The United States, bowing to the wishes of its NATO allies, has unenthusiastically accepted a French plan for a new set of East-West disarmament negotiations centered on Europe, American sources said today.

The French proposal for a "Conference on Disarmament in Europe" may be given an official stamp of approval in Thursday's communique ending the current foreign ministers' meeting of the NATO alliance.

There terms and wording of a NATO endorsement for the idea are still under discussion with several capitals, including Washington, sources said. But whether or not it is mentioned in the NATO communique, the French idea is now expected to go forward on a carefully phased time schedule without objection from the United States.

European sources said the current version of the two-year-old plan calls for discussions with the Soviet Union to begin in connection with a follow-up meeting of the East-West Helsinki Conference to be convened in Madrid this November.

It seemed likely but not certain that West German Chancellor Helmut Schmidt would informally broach the matter to Soviet authorities when he is in Moscow next week for a meeting with Soviet President Leonid Brezhnev.

The Carter administration has been notably cool to another disarmament forum in a time of rapidly rising armament, especially a forum suggested by the often uncooperative French. But other European countries favored the plan, in part because of its appeal to political parties and public opinion upset by the new momentum in the arms race.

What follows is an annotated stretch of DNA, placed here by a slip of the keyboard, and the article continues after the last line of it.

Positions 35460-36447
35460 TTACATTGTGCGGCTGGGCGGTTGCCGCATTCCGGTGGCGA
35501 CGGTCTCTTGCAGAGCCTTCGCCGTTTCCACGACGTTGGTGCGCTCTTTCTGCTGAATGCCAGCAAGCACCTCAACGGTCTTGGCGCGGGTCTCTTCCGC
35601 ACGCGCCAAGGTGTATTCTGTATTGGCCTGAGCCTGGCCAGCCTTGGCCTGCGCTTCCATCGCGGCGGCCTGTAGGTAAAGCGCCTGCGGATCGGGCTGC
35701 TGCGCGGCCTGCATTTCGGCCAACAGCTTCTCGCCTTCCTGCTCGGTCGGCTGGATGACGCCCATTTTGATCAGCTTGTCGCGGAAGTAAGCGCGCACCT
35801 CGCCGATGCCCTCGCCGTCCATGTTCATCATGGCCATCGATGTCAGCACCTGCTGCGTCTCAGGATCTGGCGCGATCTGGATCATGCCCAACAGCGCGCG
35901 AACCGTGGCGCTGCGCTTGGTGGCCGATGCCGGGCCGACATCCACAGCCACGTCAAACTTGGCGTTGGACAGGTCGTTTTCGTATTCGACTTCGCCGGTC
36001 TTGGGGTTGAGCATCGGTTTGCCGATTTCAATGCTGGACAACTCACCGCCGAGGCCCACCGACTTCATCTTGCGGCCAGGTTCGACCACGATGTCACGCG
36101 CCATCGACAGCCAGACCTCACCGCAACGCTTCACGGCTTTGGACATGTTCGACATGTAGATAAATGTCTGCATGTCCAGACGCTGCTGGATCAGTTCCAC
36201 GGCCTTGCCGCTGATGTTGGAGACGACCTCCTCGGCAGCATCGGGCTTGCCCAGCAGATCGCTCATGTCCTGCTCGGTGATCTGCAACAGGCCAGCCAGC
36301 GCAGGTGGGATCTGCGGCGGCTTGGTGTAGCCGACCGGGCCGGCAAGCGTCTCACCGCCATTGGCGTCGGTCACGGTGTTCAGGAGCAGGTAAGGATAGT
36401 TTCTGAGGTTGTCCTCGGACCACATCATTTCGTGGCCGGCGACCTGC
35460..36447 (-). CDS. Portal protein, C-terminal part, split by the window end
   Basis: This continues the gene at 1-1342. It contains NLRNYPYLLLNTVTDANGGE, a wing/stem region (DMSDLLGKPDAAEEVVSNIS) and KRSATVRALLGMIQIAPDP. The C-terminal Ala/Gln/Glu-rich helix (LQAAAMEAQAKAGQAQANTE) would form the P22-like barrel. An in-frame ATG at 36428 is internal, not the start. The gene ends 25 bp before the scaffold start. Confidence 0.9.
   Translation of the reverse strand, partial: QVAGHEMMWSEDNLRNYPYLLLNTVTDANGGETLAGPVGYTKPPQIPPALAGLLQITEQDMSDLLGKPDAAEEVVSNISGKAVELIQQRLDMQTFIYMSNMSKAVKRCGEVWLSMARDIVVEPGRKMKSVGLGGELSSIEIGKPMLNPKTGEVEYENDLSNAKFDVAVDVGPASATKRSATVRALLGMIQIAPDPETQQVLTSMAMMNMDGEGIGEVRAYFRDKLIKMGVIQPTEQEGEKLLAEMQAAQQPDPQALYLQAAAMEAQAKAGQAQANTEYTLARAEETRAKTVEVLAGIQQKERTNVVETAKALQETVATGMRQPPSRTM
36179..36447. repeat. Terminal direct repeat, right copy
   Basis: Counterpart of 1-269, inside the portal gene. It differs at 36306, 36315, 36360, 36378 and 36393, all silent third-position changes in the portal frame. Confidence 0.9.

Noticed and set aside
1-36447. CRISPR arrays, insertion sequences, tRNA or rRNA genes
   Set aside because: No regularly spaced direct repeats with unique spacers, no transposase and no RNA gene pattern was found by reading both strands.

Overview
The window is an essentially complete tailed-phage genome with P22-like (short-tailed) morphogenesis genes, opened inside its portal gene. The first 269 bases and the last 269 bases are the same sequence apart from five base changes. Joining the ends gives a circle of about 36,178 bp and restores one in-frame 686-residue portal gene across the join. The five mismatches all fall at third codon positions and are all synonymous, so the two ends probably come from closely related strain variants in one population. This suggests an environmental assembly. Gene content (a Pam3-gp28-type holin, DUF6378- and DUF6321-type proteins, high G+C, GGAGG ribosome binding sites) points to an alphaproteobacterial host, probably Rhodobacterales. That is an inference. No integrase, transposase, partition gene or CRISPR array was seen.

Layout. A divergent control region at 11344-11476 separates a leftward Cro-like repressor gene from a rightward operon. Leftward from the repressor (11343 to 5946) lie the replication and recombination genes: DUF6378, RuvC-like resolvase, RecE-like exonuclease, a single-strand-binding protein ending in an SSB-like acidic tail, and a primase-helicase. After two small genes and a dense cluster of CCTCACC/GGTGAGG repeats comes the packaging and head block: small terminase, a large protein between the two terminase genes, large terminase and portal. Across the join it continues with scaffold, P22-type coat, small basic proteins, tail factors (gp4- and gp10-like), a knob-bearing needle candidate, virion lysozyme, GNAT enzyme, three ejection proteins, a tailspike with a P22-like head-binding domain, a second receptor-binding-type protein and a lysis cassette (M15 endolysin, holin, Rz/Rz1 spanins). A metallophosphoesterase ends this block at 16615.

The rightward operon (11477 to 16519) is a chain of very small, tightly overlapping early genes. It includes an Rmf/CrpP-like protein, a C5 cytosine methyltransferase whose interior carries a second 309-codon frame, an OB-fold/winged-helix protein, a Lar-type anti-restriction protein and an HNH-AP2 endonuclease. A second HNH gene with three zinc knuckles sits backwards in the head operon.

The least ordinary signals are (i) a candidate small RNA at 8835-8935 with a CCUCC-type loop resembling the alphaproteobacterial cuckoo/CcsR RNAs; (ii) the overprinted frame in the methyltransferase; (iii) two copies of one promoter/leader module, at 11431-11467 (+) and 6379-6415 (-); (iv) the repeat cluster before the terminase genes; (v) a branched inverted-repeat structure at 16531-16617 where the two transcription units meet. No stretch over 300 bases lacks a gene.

U.S. sources said lengthy discussions in Washington concluded that a new disarmament forum probably would do less harm to the Western alliance than would a U.S. policy of refusing to to along with European wishes.

There is a great skepticism among U.S. policymakers that progress can be made in such new talks, and some officials are not even convinced that the Russians will agree to the negotiations. Among the arguments made by those U.S. officials favoring the plan is a belief that new talks will demonstrate clearly to the Europeans how difficult it is to bargain on arms matters with Moscow.

Diplomatic maneuvering on the proposed disarmament forum came as Secretary of State Edmund Muskie appealed for unity in the NATO alliance to oppose the Soviet invasion of Afghanistan. He cited figures of a large-scale U.S. military buildup as an example of what must be done.

In a speech to a closed meeting of the NATO ministers, Muskie recalled that only a few months ago, when he was a U.S. senator chairing the Senate budget committee, the official estimate of U.S. military expenditures over the next five years was $800 billion. Now the five-year estimate has shot up to $1.25 trillion, he said.

As recounted to reporters by his spokesman, John H. Trattner, Muskie told the NATO ministers emphatically that the United States is not divided on the issues of Iran and Afghanistan, which he called "uniting influences" in America.

Muskie said the United States has now adopted "a low key, low-profile" policy on the Iran hostage crisis, which was not discussed at all in the NATO meeting until he brought it up at the end of today's session. He said the U.S. aim was to convince Iran that the hostages are more of a problem than an opportunity, and he reported that apparently some of the Iranian leaders are beginning to feel this way.

Muskie's discussion of Afghanistan was notable more for what he did not say than what he did. Despite reference by President Carter in Belgrade to possible "transitional arrangements" to facilitate Soviet withdrawal from Afghanistan and comments about the idea by presidential assistant Zbigniew Brzezinski, the secretary of state did not broach any such plan to the foreign ministers of the Atlantic allies, according to U.S. and European officials.